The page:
4. Love learning lessons

What seems like an expensive lesson is actually the best thing that could have happened to you. I wasn’t paying attention to my partner or my books in our early days, and I didn’t realise the debt he was putting us into. We ended up owing R1 million. In hindsight, it was a cheap lesson to learn. Imagine if that happened today? The fallout would be much greater. We have 19 stores and nearly 100 staff members. It would hurt everyone, not just me. — Rodney Norman, founder, Chrome Supplements, turnover R100 million

5. Landing an investor starts with your story

A great story and data are the two golden rules of attracting an investor. You need both if you really want to access growth funding that will take your business to the next level. — Grant Rushmere, founder, Bos Ice Tea

Related: Watch List: 15 SA eCommerce Entrepreneurs Who Have Built Successful Online Businesses

6. Offer solutions

If you’re not solving a problem and creating value, don’t ship it — throw it away. That’s cheaper than selling a bad product. — Nadir Khamissa, co-founder, Hello Group

7. Small, clever decisions lead to big profits

One of the most important lessons any business owner can learn is that success on profit is nothing more than the accumulative sum of rand decisions. Lots of small, clever money decisions lead to big profits, and without the disciplines of frugality, money gets lost. It’s that simple. Question every single line item on a quote. Do we need it? Can we get it cheaper? This is what it’s about. — Vusi Thembekwayo, founder, Watermark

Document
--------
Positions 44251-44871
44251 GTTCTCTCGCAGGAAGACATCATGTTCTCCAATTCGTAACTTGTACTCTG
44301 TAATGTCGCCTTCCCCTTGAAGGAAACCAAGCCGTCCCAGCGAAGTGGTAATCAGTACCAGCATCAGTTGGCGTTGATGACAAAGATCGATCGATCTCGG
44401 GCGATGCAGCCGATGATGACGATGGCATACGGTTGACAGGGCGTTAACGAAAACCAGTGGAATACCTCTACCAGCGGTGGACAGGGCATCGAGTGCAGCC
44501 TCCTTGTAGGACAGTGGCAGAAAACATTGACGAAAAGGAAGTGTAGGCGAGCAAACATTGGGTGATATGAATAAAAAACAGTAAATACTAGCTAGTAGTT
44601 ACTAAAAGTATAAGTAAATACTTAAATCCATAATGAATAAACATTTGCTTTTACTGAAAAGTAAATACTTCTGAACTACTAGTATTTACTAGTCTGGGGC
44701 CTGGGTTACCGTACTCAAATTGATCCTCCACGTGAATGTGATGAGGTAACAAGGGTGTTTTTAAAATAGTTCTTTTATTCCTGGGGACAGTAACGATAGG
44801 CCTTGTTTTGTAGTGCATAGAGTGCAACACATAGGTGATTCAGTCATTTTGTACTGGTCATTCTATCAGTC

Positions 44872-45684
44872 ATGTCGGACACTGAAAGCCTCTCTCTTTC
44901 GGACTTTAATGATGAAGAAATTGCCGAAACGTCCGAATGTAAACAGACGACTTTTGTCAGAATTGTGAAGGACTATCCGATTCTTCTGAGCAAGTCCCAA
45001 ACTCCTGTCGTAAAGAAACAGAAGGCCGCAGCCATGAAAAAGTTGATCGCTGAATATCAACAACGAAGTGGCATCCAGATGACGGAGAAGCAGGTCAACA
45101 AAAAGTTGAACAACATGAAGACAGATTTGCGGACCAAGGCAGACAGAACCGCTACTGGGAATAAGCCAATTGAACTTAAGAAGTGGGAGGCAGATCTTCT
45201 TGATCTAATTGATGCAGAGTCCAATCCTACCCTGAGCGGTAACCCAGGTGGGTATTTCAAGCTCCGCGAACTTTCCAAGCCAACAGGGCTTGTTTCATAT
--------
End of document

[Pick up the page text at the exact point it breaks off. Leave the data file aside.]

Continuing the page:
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Lessons Learnt

Here’s How Bosses From Hell Helped 6 Entrepreneurs Grow

From control freaks to being unco-operative, founders share what they learned from their worst boss.

Entrepreneur

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In business, sometimes the most valuable lessons come from the worst teachers. We asked six entrepreneurs: What’s the greatest thing you learned from a bad boss?

1. Bring everyone in

“A former boss was very hierarchical and discouraged collaboration. Everyone reported directly to her, and interdepartmental meetings were practically prohibited. It meant that only our boss had the full picture – we missed a lot of opportunity for alignment and cooperation. Today at our company, it’s a priority to hold regular team meetings and foster a strong culture of collaboration. It’s crucial that our team members weave collective sharing into the fabric of their day-to-day interactions.” – Melissa Biggs Bradley, founder and CEO, Indagare

2. Be vulnerable

“Don’t be afraid to show your emotions! I worked for a partner at McKinsey who was an incredible person but an awful manager because he kept his feelings bottled up. After a client presentation went awry, our team didn’t know where we stood with our manager. It was tense, awkward and demotivating. Showing vulnerability and letting others know when you’re genuinely upset can help everyone externalise their emotions, build trust and reassure employees that they aren’t alone. It sends a clearer message than stone-faced silence.” – Leo Wang, founder and CEO, Buffy

Related: 5 Factors That Make A Great Boss

3. Lend a hand